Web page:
The Rockies would still have depth in their rotation with German Marquez, Kyle Freeland, Tyler Anderson, Antonio Senzatela and Chad Bettis. They could give Jeff Hoffman another shot, and prospect Peter Lambert is just about ready. They could also add one of the remaining free-agent starters like Gio Gonzalez, Wade Miley or Clay Buchholz.
For the Twins, they give up on Buxton's potential but get a potential top-of-the-rotation arm who should excel away from Coors. Gray would give them a second power arm behind Jose Berrios and push Kyle Gibson into the No. 3 slot. Max Kepler can slide over to center with Jake Cave in right. Plus, prospect Alex Kirilloff may not be that far away from the majors. He hit .348 with 20 home runs in A-ball and is advanced enough that he could be ready after half a season in Double-A.
Philadelphia Phillies sign Dallas Keuchel
Yes, the Phillies' efforts have been on signing Bryce Harper or Manny Machado, but even if they land one of them, they still have the resources to sign Keuchel. The current rotation is nice, but it still projects as only 14th-best in the majors, via FanGraphs. Nick Pivetta certainly has breakout potential after striking out 188 in 164 innings, but he allowed 24 home runs, and his 4.77 ERA wasn't just because of Citizens Bank Park -- he had a 5.33 ERA on the road. Zach Eflin also improved after rough showings in 2016 and 2017. Jake Arrieta was solid if unspectacular. Bottom line: There's room for a No. 2 guy in the rotation behind Aaron Nola.
Signing Keuchel would allow the Phillies to move Vince Velasquez to the bullpen, where he could become a dominant multi-inning weapon -- a guy who pitches 45 or 50 games and 90 innings with big-time strikeout rates. Even with Velasquez in the pen, there is backup rotation depth. The Phillies still have Jerad Eickhoff and Enyel De Los Santos as well.
Los Angeles Angels sign Adam Ottavino
Let's see. The Angels signed Matt Harvey and Trevor Cahill. They signed Jonathan Lucroy. They signed Justin Bour. If the Angels were conducting a 2015 simulation replay, you might want those. Alas, it's 2019, and that's not exactly a fearsome foursome.
Hey, it could work out. There's some minor upside to all four players. The Angels actually project to 84-78, which could put them in the thick of at least the wild-card race. They've already benefited from the Mariners tearing things down a bit, and the A's haven't done anything to build a rotation. So the Angels could still contend without doing anything. But they should do something, and adding Adam Ottavino makes sense. He won't cost as much as Craig Kimbrel and may actually be better over the next three or four seasons given the monster season he had with the Rockies with 112 K's in 77⅔ innings and a .158 average allowed. The back end of the Angels' bullpen remains unsettled, and Ottavino could be the closer or the eighth-inning guy to Ty Buttrey or Justin Anderson.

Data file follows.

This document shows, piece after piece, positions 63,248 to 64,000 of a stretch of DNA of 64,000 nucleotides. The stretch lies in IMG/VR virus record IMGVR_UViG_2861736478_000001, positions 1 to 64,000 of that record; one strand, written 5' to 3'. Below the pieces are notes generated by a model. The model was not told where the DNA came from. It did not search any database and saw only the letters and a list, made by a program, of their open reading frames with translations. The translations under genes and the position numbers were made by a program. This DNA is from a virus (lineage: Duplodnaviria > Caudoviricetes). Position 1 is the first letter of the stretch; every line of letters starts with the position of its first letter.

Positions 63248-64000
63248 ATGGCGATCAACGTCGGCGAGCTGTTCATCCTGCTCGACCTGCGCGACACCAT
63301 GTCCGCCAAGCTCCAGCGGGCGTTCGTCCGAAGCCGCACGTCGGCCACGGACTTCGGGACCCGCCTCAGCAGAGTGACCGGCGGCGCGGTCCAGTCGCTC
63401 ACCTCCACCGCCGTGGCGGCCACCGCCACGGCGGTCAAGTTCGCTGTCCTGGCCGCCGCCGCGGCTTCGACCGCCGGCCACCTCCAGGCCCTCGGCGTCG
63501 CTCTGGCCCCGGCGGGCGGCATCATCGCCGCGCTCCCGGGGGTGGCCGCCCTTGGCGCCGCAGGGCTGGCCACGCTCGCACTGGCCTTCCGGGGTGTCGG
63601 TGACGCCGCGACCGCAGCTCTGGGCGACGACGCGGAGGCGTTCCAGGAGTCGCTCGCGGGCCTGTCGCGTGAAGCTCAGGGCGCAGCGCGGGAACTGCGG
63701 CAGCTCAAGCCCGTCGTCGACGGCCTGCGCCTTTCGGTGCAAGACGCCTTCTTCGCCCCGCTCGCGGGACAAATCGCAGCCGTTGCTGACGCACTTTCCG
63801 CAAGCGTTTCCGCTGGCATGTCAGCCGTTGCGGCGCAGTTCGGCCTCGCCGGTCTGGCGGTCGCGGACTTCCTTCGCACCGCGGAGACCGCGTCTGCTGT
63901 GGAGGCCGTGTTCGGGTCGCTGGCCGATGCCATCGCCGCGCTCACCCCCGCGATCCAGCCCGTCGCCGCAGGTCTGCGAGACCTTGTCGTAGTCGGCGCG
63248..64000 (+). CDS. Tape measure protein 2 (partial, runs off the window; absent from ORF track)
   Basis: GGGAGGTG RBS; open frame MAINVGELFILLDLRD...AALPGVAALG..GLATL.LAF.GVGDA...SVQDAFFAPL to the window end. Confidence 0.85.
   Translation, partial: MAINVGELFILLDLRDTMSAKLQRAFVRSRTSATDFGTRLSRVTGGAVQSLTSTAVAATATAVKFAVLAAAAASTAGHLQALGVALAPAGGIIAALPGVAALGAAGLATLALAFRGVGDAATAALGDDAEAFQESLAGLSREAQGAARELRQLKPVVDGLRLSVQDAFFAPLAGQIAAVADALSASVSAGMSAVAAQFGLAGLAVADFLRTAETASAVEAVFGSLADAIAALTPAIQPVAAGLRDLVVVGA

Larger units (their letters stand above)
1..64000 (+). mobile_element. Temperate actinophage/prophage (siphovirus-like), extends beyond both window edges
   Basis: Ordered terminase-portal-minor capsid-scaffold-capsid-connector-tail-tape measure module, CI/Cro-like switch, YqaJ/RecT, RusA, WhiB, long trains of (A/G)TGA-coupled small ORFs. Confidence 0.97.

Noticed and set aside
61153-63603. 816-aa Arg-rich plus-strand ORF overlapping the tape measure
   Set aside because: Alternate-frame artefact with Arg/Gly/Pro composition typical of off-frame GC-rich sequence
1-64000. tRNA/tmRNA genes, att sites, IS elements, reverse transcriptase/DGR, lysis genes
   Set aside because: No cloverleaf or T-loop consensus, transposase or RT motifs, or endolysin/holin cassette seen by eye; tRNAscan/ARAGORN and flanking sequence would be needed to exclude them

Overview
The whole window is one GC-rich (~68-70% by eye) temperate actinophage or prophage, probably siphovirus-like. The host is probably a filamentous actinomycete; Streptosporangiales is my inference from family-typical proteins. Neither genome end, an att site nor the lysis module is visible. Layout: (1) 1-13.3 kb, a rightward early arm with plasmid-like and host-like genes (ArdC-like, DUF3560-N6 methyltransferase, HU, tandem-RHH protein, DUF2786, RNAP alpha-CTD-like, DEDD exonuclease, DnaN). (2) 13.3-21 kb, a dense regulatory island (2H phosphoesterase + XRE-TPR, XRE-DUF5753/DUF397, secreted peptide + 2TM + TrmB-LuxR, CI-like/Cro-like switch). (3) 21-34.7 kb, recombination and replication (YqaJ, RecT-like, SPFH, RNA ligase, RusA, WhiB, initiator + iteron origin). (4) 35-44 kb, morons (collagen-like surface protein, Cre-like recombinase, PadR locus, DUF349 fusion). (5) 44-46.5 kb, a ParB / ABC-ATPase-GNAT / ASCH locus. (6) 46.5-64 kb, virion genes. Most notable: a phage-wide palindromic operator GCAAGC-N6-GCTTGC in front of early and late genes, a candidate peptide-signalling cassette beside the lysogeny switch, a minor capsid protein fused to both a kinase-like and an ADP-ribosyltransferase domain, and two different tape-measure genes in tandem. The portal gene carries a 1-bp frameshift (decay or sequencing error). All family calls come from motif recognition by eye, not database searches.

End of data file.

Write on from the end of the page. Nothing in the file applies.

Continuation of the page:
The San Diego Padres acquire Austin Riley and Luiz Gohara from the Atlanta Braves for Hunter Renfroe and Francisco Mejia
A challenge trade of young players. The Padres just announced that Wil Myers is moving back to the outfield, an area where they're already overcrowded with young players who need big league at-bats. That means they need a third baseman; they could sign free agent Mike Moustakas, but rebuilding the 2015 Royals probably wouldn't work a second time. Meanwhile, the Braves need a right fielder and could use a young catcher to back up Tyler Flowers and Brian McCann (who may not have much left in the tank anyway).
Riley profiles similar to Renfroe at the plate: big power, but he probably won't hit for much average, and the walk rate is a little suspect. He rates as a good defender, is a top-100 overall prospect (MLB.com actually has him at No. 43 overall) and he's pretty much ready for the majors after reaching Triple-A. The Braves have Josh Donaldson signed for just one year, but minus Riley can just move Johan Camargo back to third in 2020, when Donaldson departs. Renfroe cut way down on his strikeouts in 2018 and emerged as a useful player (2.4 WAR).
Gohara and Mejia both lost some prospect luster in 2018, Gohara with injuries and dealing with family issues (his father died in the offseason and his mother had heart surgery) and Mejia after a so-so campaign in Triple-A with the Indians and Padres. Mejia could be a utility guy in 2019 -- catching a little, playing a little outfield, pinch-hitting -- or even hit his way into starting more games behind the plate. By 2020, he should be ready to take on full-time duties as a catcher. Gohara gives the Braves a big arm with top-of-the-rotation potential if he figures everything out.